Violet Cold -Magic Night

The piano is one of the most recognizable instruments in the world, both by sight and by sound. Sadly, and criminally, it is highly under used metal these days. It plays back up to the guitar, drums, even the bass when it could be front and center, the sound and pitch range on the piano is far greater and the emotional range of the piano is greater than nearly all instruments combined. I know that statement might sound a little facetious or pedantic but when you think about it, the piano is the most underappreciated and vilified instrument in all of metal. Sure keyboards are used by some bands to add ambiance or to hold together a melody but nothing is really built around the piano. After listening to “Magic Night” by a highly recommended Violet Cold, I can say I found a band that knows how to use the piano properly.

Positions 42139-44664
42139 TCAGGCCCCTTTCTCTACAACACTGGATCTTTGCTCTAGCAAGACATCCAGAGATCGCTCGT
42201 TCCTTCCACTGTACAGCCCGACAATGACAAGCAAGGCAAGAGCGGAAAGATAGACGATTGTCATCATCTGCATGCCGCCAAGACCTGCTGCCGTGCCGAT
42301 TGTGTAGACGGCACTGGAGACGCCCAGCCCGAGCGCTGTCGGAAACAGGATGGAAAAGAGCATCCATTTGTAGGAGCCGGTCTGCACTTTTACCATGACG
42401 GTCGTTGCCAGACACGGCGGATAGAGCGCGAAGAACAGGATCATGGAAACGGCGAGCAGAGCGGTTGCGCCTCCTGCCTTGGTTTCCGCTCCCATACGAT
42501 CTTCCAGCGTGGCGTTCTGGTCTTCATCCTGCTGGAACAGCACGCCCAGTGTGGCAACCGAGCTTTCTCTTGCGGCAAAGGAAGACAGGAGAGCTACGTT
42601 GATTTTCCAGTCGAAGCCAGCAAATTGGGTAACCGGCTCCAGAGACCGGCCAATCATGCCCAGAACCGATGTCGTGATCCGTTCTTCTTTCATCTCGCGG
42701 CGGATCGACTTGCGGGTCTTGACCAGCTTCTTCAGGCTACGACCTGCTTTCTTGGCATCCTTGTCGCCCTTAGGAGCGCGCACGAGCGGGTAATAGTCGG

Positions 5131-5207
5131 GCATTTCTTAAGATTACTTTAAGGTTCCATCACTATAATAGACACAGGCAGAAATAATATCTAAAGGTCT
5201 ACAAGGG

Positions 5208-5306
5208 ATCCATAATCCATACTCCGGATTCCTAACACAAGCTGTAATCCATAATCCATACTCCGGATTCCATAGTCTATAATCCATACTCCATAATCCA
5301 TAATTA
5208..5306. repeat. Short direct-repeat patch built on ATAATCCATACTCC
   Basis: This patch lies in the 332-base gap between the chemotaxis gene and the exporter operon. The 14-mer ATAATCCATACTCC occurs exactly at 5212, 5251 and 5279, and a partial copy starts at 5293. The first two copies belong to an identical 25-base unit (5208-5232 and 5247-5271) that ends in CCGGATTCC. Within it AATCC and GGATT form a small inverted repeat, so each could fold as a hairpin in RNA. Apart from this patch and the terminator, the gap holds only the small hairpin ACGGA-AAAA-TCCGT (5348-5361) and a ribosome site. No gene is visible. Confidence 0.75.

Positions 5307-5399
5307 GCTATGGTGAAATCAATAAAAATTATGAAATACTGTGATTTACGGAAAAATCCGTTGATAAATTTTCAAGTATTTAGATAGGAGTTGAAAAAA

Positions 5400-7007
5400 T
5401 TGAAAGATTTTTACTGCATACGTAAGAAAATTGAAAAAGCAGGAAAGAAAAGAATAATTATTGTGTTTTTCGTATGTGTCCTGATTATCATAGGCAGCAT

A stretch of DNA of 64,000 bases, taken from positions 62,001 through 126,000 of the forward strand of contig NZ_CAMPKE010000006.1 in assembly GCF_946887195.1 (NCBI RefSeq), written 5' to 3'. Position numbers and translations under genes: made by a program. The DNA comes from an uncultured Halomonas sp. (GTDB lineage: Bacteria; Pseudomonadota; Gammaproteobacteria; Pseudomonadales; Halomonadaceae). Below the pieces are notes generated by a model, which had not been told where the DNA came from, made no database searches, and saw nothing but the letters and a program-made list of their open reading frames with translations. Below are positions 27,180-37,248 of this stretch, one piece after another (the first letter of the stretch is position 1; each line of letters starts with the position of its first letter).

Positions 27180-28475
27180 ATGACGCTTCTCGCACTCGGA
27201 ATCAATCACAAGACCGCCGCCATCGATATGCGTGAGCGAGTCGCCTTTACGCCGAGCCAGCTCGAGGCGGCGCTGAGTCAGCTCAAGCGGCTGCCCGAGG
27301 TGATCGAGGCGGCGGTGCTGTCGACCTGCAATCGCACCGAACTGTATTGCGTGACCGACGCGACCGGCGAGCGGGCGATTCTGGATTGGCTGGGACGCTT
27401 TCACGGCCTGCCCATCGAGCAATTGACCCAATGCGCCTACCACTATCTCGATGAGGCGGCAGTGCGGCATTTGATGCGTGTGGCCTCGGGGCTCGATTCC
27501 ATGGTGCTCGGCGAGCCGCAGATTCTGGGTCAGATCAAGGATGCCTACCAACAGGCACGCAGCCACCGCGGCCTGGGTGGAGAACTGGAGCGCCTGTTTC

Magic Night is not the newest release from Violet Cold, nor indeed is it even the only release this year, but the latest album is a noise ambient album and I’m not confident in myself to be able to review that yet. Magic Night, on the other hand, is a perfect blend of pure, spacy ambient music and black metal. It feels like the ambient sections of the songs were lifted from Star Trek, there’s an optimism to the sound, a fervor for adventure and exploration. It’s hard to quantify or put into words but it sounds familiar. There’s a regal melancholy in the piano at the beginning that underscores the whole album that doesn’t fade out once the black metal side of the project kicks in. It stays constant, a solid bedrock that the whole sound of the album is built upon. Normally black metal relies on the drums, thin as they are at times, to build a foundation for the sound and while it worked for Darkthrone, it doesn’t work for a lot of other bands that try and copy that sound. Violet Cold has found a foundation that works, at least for this album (the project seeks to the very diverse from album to album so who’s to say it will be the same the nest time around). The black metal is solid as well, and has all that you can ask for from a black metal band: blast beats, tremolo picking, nearly inaudible bass work. It might not be ground breaking but the music is enjoyable with a sort of “driving to the edge of the cliff” sort of pacing. I liked it. It’s intense yet not overly bombastic, allowing the ambient sounds and the piano to take a larger role in the soundscapes. It’s a highly enjoyable album, one of those that you can listen to with a bottle of dark beer and a starry night.



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